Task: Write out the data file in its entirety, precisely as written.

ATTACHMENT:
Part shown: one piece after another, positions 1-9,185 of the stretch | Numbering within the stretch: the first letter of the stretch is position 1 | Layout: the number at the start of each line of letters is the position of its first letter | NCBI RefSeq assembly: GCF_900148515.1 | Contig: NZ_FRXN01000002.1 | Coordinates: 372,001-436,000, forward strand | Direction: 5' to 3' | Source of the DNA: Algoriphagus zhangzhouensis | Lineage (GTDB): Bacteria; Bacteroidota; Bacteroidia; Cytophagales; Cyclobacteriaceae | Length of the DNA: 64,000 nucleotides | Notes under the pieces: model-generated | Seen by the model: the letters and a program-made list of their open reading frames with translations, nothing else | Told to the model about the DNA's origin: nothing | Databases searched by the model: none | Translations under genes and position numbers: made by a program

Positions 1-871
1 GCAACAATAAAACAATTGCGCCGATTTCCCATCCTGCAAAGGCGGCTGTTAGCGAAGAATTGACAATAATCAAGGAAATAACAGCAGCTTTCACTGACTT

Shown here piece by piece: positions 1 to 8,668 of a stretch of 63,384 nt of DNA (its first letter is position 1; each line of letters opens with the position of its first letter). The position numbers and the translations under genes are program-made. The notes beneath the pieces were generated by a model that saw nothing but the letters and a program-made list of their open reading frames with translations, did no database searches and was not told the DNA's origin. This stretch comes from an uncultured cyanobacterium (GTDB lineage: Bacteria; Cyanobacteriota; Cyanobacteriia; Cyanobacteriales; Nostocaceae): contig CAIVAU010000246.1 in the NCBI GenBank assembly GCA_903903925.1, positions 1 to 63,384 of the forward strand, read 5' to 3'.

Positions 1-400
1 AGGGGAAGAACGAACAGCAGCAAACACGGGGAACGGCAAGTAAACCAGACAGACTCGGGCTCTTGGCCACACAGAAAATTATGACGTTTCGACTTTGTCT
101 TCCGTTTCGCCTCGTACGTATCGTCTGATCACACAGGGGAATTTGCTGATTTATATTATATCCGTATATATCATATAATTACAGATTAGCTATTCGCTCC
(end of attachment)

Part shown: one piece after another, positions 1-9,185 of the stretch | Numbering within the stretch: the first letter of the stretch is position 1 | Layout: the number at the start of each line of letters is the position of its first letter | NCBI RefSeq assembly: GCF_900148515.1 | Contig: NZ_FRXN01000002.1 | Coordinates: 372,001-436,000, forward strand | Direction: 5' to 3' | Source of the DNA: Algoriphagus zhangzhouensis | Lineage (GTDB): Bacteria; Bacteroidota; Bacteroidia; Cytophagales; Cyclobacteriaceae | Length of the DNA: 64,000 nucleotides | Notes under the pieces: model-generated | Seen by the model: the letters and a program-made list of their open reading frames with translations, nothing else | Told to the model about the DNA's origin: nothing | Databases searched by the model: none | Translations under genes and position numbers: made by a program

Positions 1-871
1 GCAACAATAAAACAATTGCGCCGATTTCCCATCCTGCAAAGGCGGCTGTTAGCGAAGAATTGACAATAATCAAGGAAATAACAGCAGCTTTCACTGACTT

Shown here piece by piece: positions 1 to 8,668 of a stretch of 63,384 nt of DNA (its first letter is position 1; each line of letters opens with the position of its first letter). The position numbers and the translations under genes are program-made. The notes beneath the pieces were generated by a model that saw nothing but the letters and a program-made list of their open reading frames with translations, did no database searches and was not told the DNA's origin. This stretch comes from an uncultured cyanobacterium (GTDB lineage: Bacteria; Cyanobacteriota; Cyanobacteriia; Cyanobacteriales; Nostocaceae): contig CAIVAU010000246.1 in the NCBI GenBank assembly GCA_903903925.1, positions 1 to 63,384 of the forward strand, read 5' to 3'.

Positions 1-400
1 AGGGGAAGAACGAACAGCAGCAAACACGGGGAACGGCAAGTAAACCAGACAGACTCGGGCTCTTGGCCACACAGAAAATTATGACGTTTCGACTTTGTCT
101 TCCGTTTCGCCTCGTACGTATCGTCTGATCACACAGGGGAATTTGCTGATTTATATTATATCCGTATATATCATATAATTACAGATTAGCTATTCGCTCC